A Holy Collective
Nitzavim (Deuteronomy 29:9-30:20 )
As Moshe prepares to leave the stage of Jewish history, he invokes a covenant between God and the Jewish People. This is neither the first nor the only time a covenant is discussed, but here in Parashat Nitzavim Moshe introduces an element never clearly stated before:
I am not forging this covenant and this oath with you alone; I am creating this bond with those of you who are standing here with us today before God, as well as those who are not here with us today. (Dvarim 29:13-14)
The covenant includes all those who were present at that time, but so much more: This is a trans-generational covenant. All future generations are bound by this agreement as if they themselves had stood on the eastern shore of the Jordan River and heard Moshe's parting speech, as if they had witnessed the forming of the covenantal community with their own eyes, as if they themselves had signed, as it were, on the dotted line. This is not a particularly strange feature of the agreement: Individuals often find themselves subject to agreements in which they were not active participants. Governments, corporations and individuals often make pacts that obligate others. Nonetheless, this particular agreement has profound ramifications, for it creates a new entity, a new concept: The Jewish People.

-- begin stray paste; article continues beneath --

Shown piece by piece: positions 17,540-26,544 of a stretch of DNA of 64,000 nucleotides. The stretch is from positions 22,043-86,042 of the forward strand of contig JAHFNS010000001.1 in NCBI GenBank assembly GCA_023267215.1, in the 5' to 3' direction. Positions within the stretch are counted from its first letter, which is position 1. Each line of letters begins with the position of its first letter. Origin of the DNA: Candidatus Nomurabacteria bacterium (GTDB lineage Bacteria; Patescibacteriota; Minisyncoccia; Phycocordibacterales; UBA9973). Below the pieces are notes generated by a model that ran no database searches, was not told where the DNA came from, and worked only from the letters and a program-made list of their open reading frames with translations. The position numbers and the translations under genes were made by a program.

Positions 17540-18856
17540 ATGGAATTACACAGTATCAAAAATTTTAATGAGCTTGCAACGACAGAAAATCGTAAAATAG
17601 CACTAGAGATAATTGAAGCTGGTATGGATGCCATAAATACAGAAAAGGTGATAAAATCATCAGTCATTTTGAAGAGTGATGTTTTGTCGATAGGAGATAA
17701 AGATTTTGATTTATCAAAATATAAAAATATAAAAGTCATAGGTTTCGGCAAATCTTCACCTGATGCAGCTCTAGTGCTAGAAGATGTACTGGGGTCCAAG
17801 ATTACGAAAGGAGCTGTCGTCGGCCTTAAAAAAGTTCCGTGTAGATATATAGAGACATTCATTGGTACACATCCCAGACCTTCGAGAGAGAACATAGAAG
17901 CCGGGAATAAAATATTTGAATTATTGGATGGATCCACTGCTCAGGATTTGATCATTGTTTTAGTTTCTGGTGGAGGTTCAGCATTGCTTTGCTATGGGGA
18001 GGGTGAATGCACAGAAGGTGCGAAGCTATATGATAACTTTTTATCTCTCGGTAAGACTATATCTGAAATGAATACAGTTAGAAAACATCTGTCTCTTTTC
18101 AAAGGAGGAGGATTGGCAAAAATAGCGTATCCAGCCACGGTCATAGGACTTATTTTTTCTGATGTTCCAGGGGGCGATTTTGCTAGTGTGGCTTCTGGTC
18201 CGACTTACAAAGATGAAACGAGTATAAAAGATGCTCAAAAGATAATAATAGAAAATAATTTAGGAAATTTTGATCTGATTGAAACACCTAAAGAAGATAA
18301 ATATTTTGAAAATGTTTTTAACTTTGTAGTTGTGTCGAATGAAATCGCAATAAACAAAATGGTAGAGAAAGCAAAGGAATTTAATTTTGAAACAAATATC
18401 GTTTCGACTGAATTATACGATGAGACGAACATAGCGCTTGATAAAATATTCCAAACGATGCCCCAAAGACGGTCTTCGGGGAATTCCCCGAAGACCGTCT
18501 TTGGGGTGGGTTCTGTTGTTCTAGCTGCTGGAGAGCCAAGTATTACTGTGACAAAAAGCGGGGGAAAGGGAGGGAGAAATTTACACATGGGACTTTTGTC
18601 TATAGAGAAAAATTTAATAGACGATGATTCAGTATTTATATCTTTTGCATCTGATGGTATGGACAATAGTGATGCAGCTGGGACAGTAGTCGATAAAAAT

The Nation of Israel consists of the sum total of all Jews in the world, but not merely the sum total of all living Jews. The Jewish Nation is an aggregate that includes all Jews who have ever or will ever live. The covenant forged before Moshe's death specifically includes future generations as well, and, by extension, applies not only to the covenant itself, but to all of the intellectual, spiritual and physical assets that the covenant accrues. The Land of Israel, then, is given to the collective People of Israel, and not only to those who were present when it was promised to them or even those who actively participated in the conquest. Each generation is therefore considered caretakers, not owners; the Land of Israel is the property, the birthright, the inheritance of the entire trans-generational collective. Similarly, the Torah was entrusted to those who stood at Mount Sinai, but it "belongs" to all of Israel. It is the spiritual birthright of each and every member of the collective. A teacher who refuses to teach Torah to any Jewish student is, in fact, withholding the rightful inheritance of an heir, denying the rightful owner of this intellectual and spiritual treasure access to what is theirs. Every teacher is an executor of a spiritual estate, and each and every teacher must see to it that the heirs - who may not be aware of their rights or may be incapable of fully appreciating the value of their inheritance- receive and cherish what is legally theirs.